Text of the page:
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Affordable Art for everyone
The Fringe Arts: a pop-up store that sells affordable art
I went to the Spier Contemporary Art Exhibition 2010 a couple of times. It showcased a great mixture of South African contemporary art. Even more than the art, I liked the little art shop next to the coffee shop. It was like a little art exhibition itself. Plus, you could buy every single piece of art.
That’s how I met Chantal Louw and Thessa Bos, the collective and owners of The Fringe Arts. Their aim is to make art more accessible. And they do that with an art-store. A pop-up store to be exact. Pop-up is very common in other countries, but still new to South Africa.
The Fringe Arts offers excellent design and art and gets feedback like "This is better than the exhibition," and "The best selection of Cape Town art and design ever".
Both coming from the arts, Thessa used to be a commercial and cultural officer of the Netherlands consulate and art historian Chantal was in charge of the popular arts gallery João Ferreira in Cape Town, they both decided to give up secure jobs to follow a dream. After 1,5 years of brainstorming and concepting, they decided to be a mobile gallery. Mobile, pop-up, a store that moves around. The limit is to be at a spot for no longer than four months.
The Fringe Arts uses empty spaces, unused spaces and is also part of an exhibition if possible. The Fringe Arts pops up and wants to work against the frustration that art could seemingly be enjoyed by only a select few. Chantal and Thessa’s philosophy: bringing art to broader public.
A mishmash of creative output
The Spier Contemporary 2010 exhibition was a great opportunity and a great start. "This is exactly what we wanted," says Thessa Bos. The Fringe Arts is a store/gallery, a 100% local, with only South African design. Thessa says "We combine design with art. We work with people who really create something original". Furthermore she says, "With us you can buy an art piece for R2000, that’s an important aspect."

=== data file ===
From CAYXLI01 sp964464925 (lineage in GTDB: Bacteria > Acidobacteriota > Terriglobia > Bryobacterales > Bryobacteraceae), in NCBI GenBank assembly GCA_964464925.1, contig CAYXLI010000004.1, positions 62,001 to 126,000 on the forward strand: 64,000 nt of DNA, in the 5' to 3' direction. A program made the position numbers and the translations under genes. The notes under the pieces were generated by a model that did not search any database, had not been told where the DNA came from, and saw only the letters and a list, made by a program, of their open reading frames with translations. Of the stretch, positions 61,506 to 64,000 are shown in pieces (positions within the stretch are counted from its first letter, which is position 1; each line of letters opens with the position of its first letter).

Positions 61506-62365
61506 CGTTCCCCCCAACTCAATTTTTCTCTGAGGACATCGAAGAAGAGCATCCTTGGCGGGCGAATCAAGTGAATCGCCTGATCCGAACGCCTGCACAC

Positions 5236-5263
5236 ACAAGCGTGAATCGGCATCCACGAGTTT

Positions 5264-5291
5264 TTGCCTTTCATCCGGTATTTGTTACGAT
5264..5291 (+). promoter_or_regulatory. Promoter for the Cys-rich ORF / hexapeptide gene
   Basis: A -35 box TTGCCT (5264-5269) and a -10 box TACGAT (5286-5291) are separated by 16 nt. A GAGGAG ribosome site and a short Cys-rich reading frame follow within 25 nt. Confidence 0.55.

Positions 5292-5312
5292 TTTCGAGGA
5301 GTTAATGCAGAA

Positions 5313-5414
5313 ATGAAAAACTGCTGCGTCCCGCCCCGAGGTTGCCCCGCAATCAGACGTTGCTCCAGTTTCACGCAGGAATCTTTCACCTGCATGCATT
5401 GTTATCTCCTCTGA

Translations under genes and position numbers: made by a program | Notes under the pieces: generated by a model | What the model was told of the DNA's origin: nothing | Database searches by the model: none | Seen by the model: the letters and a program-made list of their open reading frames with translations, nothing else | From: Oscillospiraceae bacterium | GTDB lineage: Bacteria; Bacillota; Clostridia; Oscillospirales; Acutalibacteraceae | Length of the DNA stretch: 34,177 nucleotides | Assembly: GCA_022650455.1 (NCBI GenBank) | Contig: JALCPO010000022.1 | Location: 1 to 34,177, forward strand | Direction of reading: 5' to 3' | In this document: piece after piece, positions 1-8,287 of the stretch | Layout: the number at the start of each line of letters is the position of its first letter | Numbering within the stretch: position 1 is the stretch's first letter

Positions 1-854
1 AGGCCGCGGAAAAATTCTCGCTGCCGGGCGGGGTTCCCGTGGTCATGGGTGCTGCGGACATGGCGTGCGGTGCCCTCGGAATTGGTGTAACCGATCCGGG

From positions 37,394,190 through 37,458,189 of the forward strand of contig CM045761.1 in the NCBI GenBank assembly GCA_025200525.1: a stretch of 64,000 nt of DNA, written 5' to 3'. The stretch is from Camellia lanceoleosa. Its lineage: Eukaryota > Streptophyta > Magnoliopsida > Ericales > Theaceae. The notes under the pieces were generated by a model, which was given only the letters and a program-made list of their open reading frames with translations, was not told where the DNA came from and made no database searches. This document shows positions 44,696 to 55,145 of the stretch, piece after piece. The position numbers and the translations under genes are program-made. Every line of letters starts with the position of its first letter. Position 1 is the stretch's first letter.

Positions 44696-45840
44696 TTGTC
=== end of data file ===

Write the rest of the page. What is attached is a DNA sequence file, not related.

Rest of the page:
The Financial Mail portrayed The Fringe Arts in May 2010 like this: "The store is populated by a mishmash of creative output, such as chairs made out of old suitcases, tea cup candlesticks and wooden tennis racket frames with mirrors in them." Not much to add. At The Fringe Arts you will find designs you know from the Neighbourgoods Market at the Old Buscuit Mill, jewellery from Skermunkil for example (I loved her stuff so much, she even made my engagement ring).
Thessa and Chantal meet designers and artists, check which works fit the particular pop-up and decide on a price with the artists. Craft and art-stores in South Africa usually focus on Africa with very African themes. „We felt there was a need for something else“ says Thessa. At the Fringe Arts you won’t necessarily find animals, beads and co – "this is another market," Thessa says.
The Fringe Arts started in the recession, a pop up in empty spaces makes sense. It’s a profit share with the artists and benefits all sides.
"In the end we cater for ourselves. We know each other’s budgets, we know how we tick. Now we brought it all together", concludes Thessa Bos.
For more information visit www.thefringearts.co.za
by Antonia Heil
The Fringe on Kloof
99B Kloof Street | Gardens | Cape Town | +27 (0)72 252 9709
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